Let's develop an open-source media archive standard

From: Vintage Computer Festival <vcf_at_siconic.com>
Date: Wed Aug 11 13:15:18 2004

On Wed, 11 Aug 2004, Jules Richardson wrote:

> > I would encode binary data as hex to keep everything ascii. Data size would expand,
> > but the data would also be compressable so things could be kept in ZIP files of
> > whatever choice a person would want to for their archiving purposes.
> "could be kept" in zip files, yes - but then that's no use in 50 years
> time if someone stumbles across a compressed file and has no idea how to
> decompress it in order to read it and see what it is :-)
> Hence keeping the archive small would seem sensible so that it can be
> left as-is without any compression. My wild guesstimate on archive size
> would be to aim for 110 - 120% of the raw data size if possible...

I agree, but we'd definitely have to include compression features if we
are to meet this goal. Using a floppy disk as an example, a worst case
scenario is that the image would be maybe 205% the size of the original
media (200% is the fact that you are now using two bytes to store one, and
5% is all the markup tags).

Keeping the archive small should be a major goal, since that would
encourage people to keep the images stored uncompressed. Hard drives are
getting larger and all that, and my guess is at some point this issue will
be moot, but we can't know that for certain, so we should always assume a
worst case scenario (i.e. pessimism will be useful when designing this
specification :)

> > Certainly more cpu cycles are needed for conversion and image file size is
> > larger, but we need a readable format
> But the data describing all aspects of disk image would be readable by a
> human; it's only the raw data itself that wouldn't be - for both
> efficiency and for ease of use. The driving force for having

This is a point that needs to be highlighted. These images are meant to
be human readable, first and foremost. Machine readable is a secondary
concern. We know there will definitely be humans in the future (and if
not then who cares about this anyway). There will probably be machines.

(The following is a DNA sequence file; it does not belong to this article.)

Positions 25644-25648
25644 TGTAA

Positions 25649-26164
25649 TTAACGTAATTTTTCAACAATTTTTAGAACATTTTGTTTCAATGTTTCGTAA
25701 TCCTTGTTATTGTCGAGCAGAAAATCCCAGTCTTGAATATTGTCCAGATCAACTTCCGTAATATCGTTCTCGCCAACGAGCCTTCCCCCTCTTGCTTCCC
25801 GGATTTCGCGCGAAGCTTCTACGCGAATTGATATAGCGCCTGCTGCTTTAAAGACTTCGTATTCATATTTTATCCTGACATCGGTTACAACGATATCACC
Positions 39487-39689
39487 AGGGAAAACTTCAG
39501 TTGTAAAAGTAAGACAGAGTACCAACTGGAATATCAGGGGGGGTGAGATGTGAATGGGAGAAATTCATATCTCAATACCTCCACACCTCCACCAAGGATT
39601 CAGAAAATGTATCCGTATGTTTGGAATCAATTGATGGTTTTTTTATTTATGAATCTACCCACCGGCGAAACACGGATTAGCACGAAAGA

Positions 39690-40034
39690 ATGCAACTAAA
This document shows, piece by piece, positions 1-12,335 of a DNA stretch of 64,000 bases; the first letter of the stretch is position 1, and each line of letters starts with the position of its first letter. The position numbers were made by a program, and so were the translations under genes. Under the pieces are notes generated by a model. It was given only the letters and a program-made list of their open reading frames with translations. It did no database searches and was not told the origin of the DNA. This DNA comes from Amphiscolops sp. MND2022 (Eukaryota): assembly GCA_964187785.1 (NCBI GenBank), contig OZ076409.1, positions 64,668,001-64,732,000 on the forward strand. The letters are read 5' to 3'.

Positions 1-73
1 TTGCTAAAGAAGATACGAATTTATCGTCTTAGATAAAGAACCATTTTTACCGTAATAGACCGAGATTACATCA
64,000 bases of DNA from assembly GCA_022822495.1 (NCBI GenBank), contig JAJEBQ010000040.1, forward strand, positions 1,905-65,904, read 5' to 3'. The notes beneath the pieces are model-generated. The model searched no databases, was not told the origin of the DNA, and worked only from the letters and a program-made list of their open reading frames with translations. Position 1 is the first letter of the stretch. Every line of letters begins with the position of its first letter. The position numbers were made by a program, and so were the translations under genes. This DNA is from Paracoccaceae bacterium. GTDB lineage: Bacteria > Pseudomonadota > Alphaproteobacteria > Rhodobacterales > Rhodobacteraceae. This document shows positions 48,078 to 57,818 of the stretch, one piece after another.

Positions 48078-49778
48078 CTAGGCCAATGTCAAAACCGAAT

Said machines may not be useful to the task of decoding these images, so
it must be designed with human readability in mind.

> human-readable data in the archive is so that it can be reconstructed at
> a later date, possibly without any reference to any spec, is it not? If


> it was guaranteed that a spec was *always* going to be available, having
> human-readable data at all wouldn't make much sense as it just
> introduces bloat; a pure binary format would be better.

Correct. So even if the spec was lost, people (who could read English at
least) would be able to figure out how to reconstruct the image from the

> I'm not quite sure what having binary data represented as hex for the
> original disk data gives you over having the raw binary data itself -
> all it seems to do is make the resultant file bigger and add an extra
> conversion step into the decode process.

But it also makes it human readable, and readable in any standard text
editor. Mixing binary data in with human readable data in a format that's
meant, first and foremost, to be human readable is antithetical to the

> As for file size, if encoding as hex that at least doubles the size of
> your archive file compared to the original media (whatever it may be).
> That's assuming no padding between hex characters. Seems like a big
> waste to me :-(

Nope. Not a waste. Essential.

> Yep, I'm with you there. CRC's are a nice idea. Question: does it make
> sense to make CRC info a compulsory section in the archive file? Does it

Yes. It's only one or two added bytes at the end of each data segment.

> make sense to have it always present, given that it's *likely* that
> these archive files will only ever be transferred from place to place
> using modern hardware? I'm not sure. If you're spitting data across a
> buggy serial link, then the CRC info is nice to have - but maybe it
> should be an optional inclusion rather than mandatory, so that in a lot
> of cases archive size can be kept down? (and the assumption made that
> there exists source code / spec for a utility to add CRC info to an
> existing archive file if desired)

It doesn't hurt. It only adds negligible overhead. Certainly something
to discuss more.

I would make the specification unassuming about anything like this. For
example, say there is an optional CRC feature. I would make the default
for the image be that there was no CRC added to the data segments, unless
a meta tag was included in the header explicitly specifying that CRCs are
added. This makes it ever so slightly easier to decode the image data by
someone who knows nothing of the spec. No assumptions are made regarding
what people in the future will know about these images.

Sellam Ismail                                        Vintage Computer Festival
International Man of Intrigue and Danger                http://www.vintage.org
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Received on Wed Aug 11 2004 - 13:15:18 BST

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